472 P.2d 47
No. 10082.Supreme Court of Arizona.
July 2, 1970.
Lewis Roca, by John P. Frank, Phoenix, for Yuma Greyhound Park, Inc.
Paul Rosenblatt, Washington, D.C., for real party in interest.
Before LOCKWOOD, C.J., STRUCKMEYER, V.C.J., and UDALL, McFARLAND and HAYS, JJ.
This matter comes to us on a petition for special action. The petitioner, plaintiff in a lawsuit in Yuma County, sought to take the deposition of Sam Steiger, member of Congress from the Third Arizona District. A subpoena duces tecum was served on Congressman Steiger, who appeared but refused to answer questions. Thereafter the petitioner, proceeding under Rule 37(a) of the Rules of Civil Procedure, 16 A.R.S., sought an order from Judge Charles L. Hardy of the Maricopa County Superior Court, respondent herein, directing Congressman Steiger to answer the questions propounded to him. On May 8, 1970, Judge Hardy ordered Congressman Steiger to appear on May 26, 1970, and show cause why the requested order should not be granted.
On May 26, 1970, after hearing argument of counsel, the court entered an order which contains the following language:
“IT IS ORDERED denying the motion as amended for the reason that the Court is of the opinion that the witness, Sam Steiger, cannot be compelled to appear and testify at the taking of his deposition when he has claimed that he must respect the privilege asserted by the House of Representatives that its members cannot be subpoenaed to appear and testify as a witness while Congress is in session without the permission of the House of Representatives.”
Thereafter the petition for special action was presented to this Court. At the conclusion of the hearing before this Court, an order was entered taking jurisdiction of the matter, and directing the respondent judge to enter a Rule 37(a) order compelling the witness to answer the questions propounded.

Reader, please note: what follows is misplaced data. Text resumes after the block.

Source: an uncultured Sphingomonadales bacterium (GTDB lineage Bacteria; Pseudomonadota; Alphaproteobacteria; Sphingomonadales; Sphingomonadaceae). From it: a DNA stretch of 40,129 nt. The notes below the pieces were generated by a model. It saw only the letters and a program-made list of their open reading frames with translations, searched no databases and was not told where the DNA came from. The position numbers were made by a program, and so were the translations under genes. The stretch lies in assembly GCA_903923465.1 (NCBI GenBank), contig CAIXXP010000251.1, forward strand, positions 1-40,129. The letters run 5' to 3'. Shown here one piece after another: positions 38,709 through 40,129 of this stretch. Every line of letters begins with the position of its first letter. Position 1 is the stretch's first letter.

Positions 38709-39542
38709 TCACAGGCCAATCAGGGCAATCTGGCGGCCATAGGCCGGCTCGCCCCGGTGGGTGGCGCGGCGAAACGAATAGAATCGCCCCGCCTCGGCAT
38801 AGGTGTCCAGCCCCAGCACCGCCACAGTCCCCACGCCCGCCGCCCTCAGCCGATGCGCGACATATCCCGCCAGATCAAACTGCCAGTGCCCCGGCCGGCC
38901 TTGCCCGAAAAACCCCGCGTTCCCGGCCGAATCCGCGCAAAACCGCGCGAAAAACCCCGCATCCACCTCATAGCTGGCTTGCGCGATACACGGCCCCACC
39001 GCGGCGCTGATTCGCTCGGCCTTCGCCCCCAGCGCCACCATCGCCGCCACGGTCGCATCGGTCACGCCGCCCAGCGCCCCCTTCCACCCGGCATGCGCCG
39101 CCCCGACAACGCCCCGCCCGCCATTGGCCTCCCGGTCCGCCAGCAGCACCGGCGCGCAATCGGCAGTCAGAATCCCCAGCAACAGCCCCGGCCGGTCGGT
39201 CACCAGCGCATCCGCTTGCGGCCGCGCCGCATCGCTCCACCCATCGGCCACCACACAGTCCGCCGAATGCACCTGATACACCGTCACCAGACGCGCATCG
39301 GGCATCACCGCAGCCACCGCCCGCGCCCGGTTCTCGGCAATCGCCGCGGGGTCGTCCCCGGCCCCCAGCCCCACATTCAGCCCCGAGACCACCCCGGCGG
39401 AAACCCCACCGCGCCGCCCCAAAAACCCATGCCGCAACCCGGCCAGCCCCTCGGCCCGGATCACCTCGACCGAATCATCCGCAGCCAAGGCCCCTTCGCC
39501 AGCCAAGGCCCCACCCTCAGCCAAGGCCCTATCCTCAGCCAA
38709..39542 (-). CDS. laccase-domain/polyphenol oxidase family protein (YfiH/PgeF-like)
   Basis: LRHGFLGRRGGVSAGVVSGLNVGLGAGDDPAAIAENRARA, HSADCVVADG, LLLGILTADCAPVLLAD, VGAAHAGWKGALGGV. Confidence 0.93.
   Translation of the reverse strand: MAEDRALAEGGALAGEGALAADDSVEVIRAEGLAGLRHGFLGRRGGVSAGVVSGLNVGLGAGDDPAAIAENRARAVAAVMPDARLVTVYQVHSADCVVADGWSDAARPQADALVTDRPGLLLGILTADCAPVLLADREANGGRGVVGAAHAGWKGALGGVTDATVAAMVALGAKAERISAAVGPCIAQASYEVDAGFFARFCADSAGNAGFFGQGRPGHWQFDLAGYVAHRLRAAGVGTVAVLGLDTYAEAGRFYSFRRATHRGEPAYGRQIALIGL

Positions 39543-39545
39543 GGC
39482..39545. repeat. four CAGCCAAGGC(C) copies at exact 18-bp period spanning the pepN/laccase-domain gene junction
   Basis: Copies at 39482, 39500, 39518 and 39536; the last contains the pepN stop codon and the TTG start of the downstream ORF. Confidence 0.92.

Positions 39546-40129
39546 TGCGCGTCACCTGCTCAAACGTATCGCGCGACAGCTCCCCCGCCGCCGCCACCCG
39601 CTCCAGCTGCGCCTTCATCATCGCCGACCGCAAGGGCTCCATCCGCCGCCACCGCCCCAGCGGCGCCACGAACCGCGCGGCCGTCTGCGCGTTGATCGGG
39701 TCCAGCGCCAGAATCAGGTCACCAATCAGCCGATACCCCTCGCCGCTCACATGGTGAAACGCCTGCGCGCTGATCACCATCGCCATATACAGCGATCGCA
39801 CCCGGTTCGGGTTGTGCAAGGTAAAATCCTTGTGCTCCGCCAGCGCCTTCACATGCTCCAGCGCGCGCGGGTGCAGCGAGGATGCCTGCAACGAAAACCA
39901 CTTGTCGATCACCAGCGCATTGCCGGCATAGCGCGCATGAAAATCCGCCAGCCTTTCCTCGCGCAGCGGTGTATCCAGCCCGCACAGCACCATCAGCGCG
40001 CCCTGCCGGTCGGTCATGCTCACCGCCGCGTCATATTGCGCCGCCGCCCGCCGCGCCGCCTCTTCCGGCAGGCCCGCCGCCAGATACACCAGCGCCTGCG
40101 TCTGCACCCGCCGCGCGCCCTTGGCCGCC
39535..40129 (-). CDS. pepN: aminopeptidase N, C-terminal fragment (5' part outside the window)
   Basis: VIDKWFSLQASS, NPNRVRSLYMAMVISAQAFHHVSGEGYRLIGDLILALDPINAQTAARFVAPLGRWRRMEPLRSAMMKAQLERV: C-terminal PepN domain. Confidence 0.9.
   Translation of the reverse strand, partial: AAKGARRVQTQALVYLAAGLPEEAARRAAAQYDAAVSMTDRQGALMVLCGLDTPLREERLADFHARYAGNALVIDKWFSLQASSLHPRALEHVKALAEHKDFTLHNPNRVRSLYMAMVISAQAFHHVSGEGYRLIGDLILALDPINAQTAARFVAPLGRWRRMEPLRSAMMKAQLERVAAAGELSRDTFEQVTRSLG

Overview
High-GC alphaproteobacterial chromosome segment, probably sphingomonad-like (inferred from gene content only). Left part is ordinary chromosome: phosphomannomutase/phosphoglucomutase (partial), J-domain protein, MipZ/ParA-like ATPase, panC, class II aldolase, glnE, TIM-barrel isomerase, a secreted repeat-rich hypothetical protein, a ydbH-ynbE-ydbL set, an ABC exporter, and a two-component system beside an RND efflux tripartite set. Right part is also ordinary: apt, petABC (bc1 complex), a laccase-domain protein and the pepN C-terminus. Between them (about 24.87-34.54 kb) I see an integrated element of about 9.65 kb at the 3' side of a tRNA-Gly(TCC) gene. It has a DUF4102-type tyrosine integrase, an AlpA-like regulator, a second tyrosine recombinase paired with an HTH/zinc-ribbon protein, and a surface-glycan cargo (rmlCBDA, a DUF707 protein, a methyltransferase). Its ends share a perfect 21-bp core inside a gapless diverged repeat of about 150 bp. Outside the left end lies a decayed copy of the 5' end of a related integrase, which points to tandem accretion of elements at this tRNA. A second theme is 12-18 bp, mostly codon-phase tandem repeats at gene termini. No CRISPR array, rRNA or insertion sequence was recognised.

The real party in interest, Congressman Steiger, contends that members of Congress are immune from orders such as a Rule 37(a) order by reason of the following provision in Art. I, § 6 of the Constitution of the United States:
“* * * They shall in all Cases, except Treason, Felony and Breach of the Peace, be privileged from Arrest during their Attendance at the Session of their respective Houses, and in going to and returning from the same; * * *.”
He further asserts that this immunity is rooted in custom, practice and precedent of the House of Representatives which has been recognized by writers on the Constitution and House Rule makers.
We do not consider it necessary at this juncture to examine the validity of the claimed immunity, however. Suffice it to say, that if ultimately the petitioner finds occasion to proceed under Rule 37(b) to invoke the contempt powers of the Superior Court the question may well have to be answered.
We find no cases which bear directly on the issue in this matter but we are persuaded by the following language of Long v. Ansell, 293 U.S. 76, 55 S.Ct. 21, 79 L.Ed. 208 (1934), that a Rule 37(a) order is not barred by the alleged congressional immunity:
“History confirms the conclusion that the immunity is limited to arrest. See opinion of Mr. Justice Wylie in Merrick v. Giddings [11 D.C. 55]. The cases cited in support of the contrary view rest largely upon doubtful notions as to the historic privileges of members of Parliament before the enactment in 1770 of the statute of 10 George III, c. 50. That act declared that members of Parliament should be subject to civil process, provided that they were not `arrested or imprisoned.’ When the Constitution was adopted, arrests in civil suits were still common in America. It is only to such arrests that the provision applies. Williamson v. United States, 207 U.S. 425, 28 S.Ct. 163, 52 L.Ed. 278.” 55 S.Ct. at p. 22.
Writ of Mandamus is made peremptory.